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Master_Scythe

Help IC programming

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So I have a lot of cool ideas. (no, honest! I do! shut up....) I just am yet to learn how to implement them.

 

Right now, I have reason to want an IC that will monitor volts.

When a voltage goes below a certain threshold (user adjustable), I'd like to trigger a relay.

 

Seems simple enough; and I bet it is. But where do I begin?

 

Arduino? PIC programmer? (and if so, what language\skills do i start learning?)

Most of my ideas for cool 'kits' are based around IF (scenario) THEN (action).

 

Where do I even start?

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Depends on the application, whether you want it dedicated or reusable among other things.

 

I've not gotten into it, it's one of those things that I'd like to get into but it'd just be put into the circular queue of stuff that gets periodic attention.

 

For one-use probably a PIC - but given you want to trigger a relay based on a threshold you could probably do it with old-fashioned analog electronics as they would have in the old days. Or maybe some almost as old 7400 and 4000 series logic ICs.

 

The likes of Arduino, Rasbery Pi, AVRs (to lesser extent) - more along the lines of multiple uses and experimentation. Of course you could implement a task by programming one of those then port it to a cheap PIC later on.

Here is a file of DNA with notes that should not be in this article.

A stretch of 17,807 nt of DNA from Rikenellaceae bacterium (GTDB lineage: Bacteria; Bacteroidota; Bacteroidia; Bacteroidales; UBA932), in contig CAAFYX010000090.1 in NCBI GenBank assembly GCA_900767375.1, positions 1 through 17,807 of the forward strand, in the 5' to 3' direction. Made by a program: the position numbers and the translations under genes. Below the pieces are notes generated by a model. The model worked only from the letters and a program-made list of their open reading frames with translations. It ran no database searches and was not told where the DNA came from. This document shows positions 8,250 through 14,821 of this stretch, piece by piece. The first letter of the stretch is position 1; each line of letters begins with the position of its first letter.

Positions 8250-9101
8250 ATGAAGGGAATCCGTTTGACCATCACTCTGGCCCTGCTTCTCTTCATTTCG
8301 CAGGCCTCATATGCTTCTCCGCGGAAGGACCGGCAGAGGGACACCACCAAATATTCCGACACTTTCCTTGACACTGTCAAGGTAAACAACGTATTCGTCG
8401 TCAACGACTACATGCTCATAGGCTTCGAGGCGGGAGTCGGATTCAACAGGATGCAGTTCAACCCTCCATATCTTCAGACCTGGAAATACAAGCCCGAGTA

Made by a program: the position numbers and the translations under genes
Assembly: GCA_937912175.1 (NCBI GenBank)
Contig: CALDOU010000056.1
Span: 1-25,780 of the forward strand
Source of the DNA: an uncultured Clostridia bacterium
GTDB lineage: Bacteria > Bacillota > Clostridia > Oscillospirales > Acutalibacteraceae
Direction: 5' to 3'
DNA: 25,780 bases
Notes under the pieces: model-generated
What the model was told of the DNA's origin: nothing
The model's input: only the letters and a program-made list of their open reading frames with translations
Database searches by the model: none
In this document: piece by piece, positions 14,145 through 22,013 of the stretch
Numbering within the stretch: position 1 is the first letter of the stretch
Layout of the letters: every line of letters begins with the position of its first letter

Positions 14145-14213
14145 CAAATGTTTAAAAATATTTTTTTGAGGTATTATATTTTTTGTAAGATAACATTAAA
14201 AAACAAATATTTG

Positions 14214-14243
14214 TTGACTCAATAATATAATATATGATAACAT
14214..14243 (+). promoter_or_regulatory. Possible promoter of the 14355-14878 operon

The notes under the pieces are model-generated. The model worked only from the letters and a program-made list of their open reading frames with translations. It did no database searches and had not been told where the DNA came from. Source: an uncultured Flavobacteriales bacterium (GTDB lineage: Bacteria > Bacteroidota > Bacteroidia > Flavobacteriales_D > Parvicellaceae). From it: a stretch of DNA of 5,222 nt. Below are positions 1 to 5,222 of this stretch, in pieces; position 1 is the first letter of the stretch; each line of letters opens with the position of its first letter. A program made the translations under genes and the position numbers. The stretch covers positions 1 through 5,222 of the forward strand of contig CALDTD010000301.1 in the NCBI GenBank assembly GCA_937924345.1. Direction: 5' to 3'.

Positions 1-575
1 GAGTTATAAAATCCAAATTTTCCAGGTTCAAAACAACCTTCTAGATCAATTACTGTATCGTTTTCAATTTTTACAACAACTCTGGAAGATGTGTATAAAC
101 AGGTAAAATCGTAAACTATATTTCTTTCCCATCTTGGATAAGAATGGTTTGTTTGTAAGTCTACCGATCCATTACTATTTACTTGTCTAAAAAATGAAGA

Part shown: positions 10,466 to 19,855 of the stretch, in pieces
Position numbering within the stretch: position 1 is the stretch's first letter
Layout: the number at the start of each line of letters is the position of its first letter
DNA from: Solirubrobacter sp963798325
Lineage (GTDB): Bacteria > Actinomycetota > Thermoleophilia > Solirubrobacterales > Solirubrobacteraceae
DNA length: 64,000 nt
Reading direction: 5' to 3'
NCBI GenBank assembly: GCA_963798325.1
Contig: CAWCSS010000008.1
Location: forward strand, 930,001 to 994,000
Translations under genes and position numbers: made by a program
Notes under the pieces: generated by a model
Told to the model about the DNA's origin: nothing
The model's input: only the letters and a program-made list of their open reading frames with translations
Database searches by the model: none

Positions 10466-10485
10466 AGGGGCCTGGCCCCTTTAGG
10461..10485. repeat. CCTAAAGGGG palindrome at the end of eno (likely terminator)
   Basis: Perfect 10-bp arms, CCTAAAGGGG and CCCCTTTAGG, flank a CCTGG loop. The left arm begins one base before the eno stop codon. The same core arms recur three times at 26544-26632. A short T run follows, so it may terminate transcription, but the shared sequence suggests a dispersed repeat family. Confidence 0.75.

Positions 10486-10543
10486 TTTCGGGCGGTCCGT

Jaycar have a few kits - worth a look at their website.

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Sound like you may need a Voltage monitoring circuit with a Filtering circuit included. Which may be very simple to do if you understand electronics ,which sadly i gave up when PC Computers hit the scene.

 

For IC programming you need a EEPROM programmer they used too attach to a port in your computer and you burn a program into the CHip.

 

You may need to provide more details on this actually required for? Is it going to put in a PC or Work Station or part of Network monitoring setup.

 

Without the measurements from all the associated circuits it would be hard to even know where to start. Is something you are using overheating or continually blowing up.

Edited by codecreeper

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There's various methods of programming ICs - in some cases can be done via Eprom programmer, some use JTAG, some use a simple serial or parallel interface.

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So I have a lot of cool ideas. (no, honest! I do! shut up....) I just am yet to learn how to implement them.

 

Right now, I have reason to want an IC that will monitor volts.

When a voltage goes below a certain threshold (user adjustable), I'd like to trigger a relay.

 

Seems simple enough; and I bet it is. But where do I begin?

 

Arduino? PIC programmer? (and if so, what language\skills do i start learning?)

Most of my ideas for cool 'kits' are based around IF (scenario) THEN (action).

 

Where do I even start?

The simplest design would be a voltage reference, an opamp, a MOSFET, a power diode, and a handful of resistors.

 

If you want to get in to programming Microcontrollers, Arduino is a good place to start, shitloads of help for beginners. As you get better, your skills are somewhat transferrable, since the Arduino IDE's programming language is a subset of C++. Once you're comfortable with that, you can ditch the Arduino software, write pure C, compile it with avr-gcc and program the chip with avrdude. All without changing hardware.